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LAUSD to recommend closing of charter school

February 24, 2011 |  8:49 am

Officials will recommend the rare closing of a Los Angeles charter school for poor academic performance, the L.A. Unified School District has confirmed.

Cornerstone Prep, an elementary school in Florence, appeared Wednesday on a new list of 30 charter schools statewide that have consistently performed poorly. The database, which included top-performing schools, was compiled by the California Charter Schools Assn.

The association has released a new database intended to compare both charter schools and other campuses with their predicted performance. The goal is to show which schools are doing worse or better than expected based on the characteristics of their students.

Factors include family income, parent education, percentage of disabled students and student ethnicity. The data is gleaned from public records maintained by the California Department of Education.

Although charter schools are authorized by local school districts or other education agencies, they are managed independently and free from some restrictions that govern traditional schools.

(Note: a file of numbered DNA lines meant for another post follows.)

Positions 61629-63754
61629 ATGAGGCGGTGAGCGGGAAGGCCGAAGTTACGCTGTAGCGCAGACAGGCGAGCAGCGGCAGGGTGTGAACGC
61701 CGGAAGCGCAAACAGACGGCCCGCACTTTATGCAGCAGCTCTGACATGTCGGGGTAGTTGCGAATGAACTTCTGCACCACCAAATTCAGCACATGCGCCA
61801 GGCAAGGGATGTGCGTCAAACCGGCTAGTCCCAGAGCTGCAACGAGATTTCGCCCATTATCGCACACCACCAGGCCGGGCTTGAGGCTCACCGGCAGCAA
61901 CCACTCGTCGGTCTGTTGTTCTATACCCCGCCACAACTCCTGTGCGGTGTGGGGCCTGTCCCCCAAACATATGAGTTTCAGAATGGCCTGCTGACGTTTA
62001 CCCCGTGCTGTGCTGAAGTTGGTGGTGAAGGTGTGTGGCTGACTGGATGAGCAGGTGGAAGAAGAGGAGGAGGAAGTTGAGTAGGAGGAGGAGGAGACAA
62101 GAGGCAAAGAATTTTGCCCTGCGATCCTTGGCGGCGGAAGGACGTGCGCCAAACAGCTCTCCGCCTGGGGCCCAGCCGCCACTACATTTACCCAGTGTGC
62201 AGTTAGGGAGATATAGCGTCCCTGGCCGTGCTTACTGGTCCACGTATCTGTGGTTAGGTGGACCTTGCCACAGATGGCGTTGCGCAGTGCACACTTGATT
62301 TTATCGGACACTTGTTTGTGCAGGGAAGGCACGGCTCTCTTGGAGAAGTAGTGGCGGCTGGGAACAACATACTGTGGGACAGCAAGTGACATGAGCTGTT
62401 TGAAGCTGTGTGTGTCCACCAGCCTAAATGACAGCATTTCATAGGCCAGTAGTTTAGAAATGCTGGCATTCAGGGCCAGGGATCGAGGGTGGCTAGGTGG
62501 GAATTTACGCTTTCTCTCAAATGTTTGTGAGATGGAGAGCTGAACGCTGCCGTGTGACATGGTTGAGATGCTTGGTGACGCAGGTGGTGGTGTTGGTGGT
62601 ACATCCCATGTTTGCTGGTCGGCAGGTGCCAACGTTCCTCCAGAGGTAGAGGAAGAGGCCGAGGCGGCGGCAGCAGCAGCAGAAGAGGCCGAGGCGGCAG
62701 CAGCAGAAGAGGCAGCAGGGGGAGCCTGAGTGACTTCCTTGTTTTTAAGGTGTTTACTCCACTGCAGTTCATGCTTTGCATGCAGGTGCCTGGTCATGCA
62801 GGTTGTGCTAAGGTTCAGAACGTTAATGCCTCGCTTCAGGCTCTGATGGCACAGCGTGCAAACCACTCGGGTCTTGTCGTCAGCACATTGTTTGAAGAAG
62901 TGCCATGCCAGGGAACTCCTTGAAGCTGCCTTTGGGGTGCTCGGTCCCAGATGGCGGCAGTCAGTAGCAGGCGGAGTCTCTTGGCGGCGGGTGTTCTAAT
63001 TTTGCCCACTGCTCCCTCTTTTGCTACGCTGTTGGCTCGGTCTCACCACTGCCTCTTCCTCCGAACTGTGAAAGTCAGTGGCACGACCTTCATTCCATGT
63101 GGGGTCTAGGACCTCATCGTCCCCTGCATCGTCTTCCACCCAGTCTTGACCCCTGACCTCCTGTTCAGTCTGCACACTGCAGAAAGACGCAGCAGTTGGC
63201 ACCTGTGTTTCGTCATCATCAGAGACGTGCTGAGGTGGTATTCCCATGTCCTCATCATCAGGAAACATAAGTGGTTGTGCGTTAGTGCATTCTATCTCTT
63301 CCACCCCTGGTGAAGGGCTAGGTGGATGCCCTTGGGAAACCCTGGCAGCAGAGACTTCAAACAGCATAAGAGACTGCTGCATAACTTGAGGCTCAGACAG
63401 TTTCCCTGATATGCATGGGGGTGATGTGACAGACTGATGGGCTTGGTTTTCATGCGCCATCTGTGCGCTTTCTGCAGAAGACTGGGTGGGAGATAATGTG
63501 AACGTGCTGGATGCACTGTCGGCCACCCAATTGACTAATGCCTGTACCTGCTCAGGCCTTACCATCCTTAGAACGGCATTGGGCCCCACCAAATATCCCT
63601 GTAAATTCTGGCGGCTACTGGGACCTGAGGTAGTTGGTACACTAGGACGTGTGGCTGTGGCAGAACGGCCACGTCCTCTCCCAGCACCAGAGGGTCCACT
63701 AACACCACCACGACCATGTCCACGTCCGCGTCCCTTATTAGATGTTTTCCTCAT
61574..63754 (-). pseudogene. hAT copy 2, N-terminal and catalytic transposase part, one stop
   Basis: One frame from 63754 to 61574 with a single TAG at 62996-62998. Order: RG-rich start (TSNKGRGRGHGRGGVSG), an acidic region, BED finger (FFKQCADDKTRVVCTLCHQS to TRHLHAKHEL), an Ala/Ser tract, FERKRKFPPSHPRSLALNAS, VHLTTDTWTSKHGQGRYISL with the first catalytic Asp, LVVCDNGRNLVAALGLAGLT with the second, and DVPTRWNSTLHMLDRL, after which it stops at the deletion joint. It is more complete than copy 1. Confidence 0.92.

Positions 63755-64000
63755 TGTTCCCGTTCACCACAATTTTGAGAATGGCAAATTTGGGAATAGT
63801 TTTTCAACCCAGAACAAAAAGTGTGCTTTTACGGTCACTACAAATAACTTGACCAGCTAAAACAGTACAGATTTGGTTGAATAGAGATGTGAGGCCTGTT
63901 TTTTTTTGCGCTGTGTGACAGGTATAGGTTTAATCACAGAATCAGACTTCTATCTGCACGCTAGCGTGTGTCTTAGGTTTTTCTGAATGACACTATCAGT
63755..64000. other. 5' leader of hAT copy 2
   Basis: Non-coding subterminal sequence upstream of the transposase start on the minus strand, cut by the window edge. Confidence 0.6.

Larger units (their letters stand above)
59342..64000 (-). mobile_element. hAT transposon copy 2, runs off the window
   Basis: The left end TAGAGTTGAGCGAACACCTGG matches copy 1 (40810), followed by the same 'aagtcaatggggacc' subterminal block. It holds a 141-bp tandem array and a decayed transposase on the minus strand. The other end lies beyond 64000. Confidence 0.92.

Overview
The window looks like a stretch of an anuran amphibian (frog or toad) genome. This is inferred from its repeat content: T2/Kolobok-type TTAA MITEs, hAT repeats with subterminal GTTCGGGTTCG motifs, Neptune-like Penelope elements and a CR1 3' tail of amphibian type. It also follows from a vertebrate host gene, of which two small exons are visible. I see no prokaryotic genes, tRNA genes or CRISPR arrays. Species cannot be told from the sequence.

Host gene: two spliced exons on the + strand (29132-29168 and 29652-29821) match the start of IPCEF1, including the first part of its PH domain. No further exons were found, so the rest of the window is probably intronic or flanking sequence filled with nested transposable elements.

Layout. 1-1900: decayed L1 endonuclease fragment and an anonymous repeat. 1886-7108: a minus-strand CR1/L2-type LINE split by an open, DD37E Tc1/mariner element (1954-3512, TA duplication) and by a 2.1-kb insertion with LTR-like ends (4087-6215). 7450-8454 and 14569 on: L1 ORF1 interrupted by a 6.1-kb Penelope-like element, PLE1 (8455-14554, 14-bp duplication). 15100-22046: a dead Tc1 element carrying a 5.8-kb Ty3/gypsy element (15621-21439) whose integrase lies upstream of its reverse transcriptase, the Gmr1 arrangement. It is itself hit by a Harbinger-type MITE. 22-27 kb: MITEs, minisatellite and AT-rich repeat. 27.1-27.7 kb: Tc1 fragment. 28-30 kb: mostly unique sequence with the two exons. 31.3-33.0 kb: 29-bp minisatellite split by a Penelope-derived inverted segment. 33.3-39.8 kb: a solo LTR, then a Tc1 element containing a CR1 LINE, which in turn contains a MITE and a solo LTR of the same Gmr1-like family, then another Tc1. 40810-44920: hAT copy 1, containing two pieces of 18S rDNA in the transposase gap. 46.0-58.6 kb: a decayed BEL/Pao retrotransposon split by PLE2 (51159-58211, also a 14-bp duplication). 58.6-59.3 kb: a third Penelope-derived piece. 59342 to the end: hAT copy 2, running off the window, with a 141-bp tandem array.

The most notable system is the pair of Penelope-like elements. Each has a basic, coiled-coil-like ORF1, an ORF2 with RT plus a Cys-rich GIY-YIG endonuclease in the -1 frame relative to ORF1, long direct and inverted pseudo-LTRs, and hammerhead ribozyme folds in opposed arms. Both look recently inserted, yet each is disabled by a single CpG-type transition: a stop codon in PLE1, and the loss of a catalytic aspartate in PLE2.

This freedom comes in exchange for increased accountability, according to state law. But that accountability is not well-enforced, said Jed Wallace, chief executive of the charter association.

Among the top performing charter schools in terms of consistent, better-than-predicted improvement is Mohan High School, operated by Alliance College-Ready Public Schools, and Aspire Antonio Maria Lugo Academy.

Wallace said the new database suggests more charters are outperforming predicted results but some also are doing worse than they should.

Cornerstone Prep has acknowledged a need to improve while also defending the integrity of its program.

“Cornerstone Prep School is working closely with the Los Angeles Unified School District and the Los Angeles County Office of Education to monitor our school's improvement in curriculum, instruction, and student performance,” the school said on its website.

The school’s efforts have included enhanced teacher training, more focus on struggling individual students and increasing parent involvement.

To focus on its elementary program, the school dropped its middle school, but the move did not make enough of a difference, said Jose Cole-Gutierrez, director of charter schools for L.A. Unified.

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-- Howard Blume

California Schools Guide

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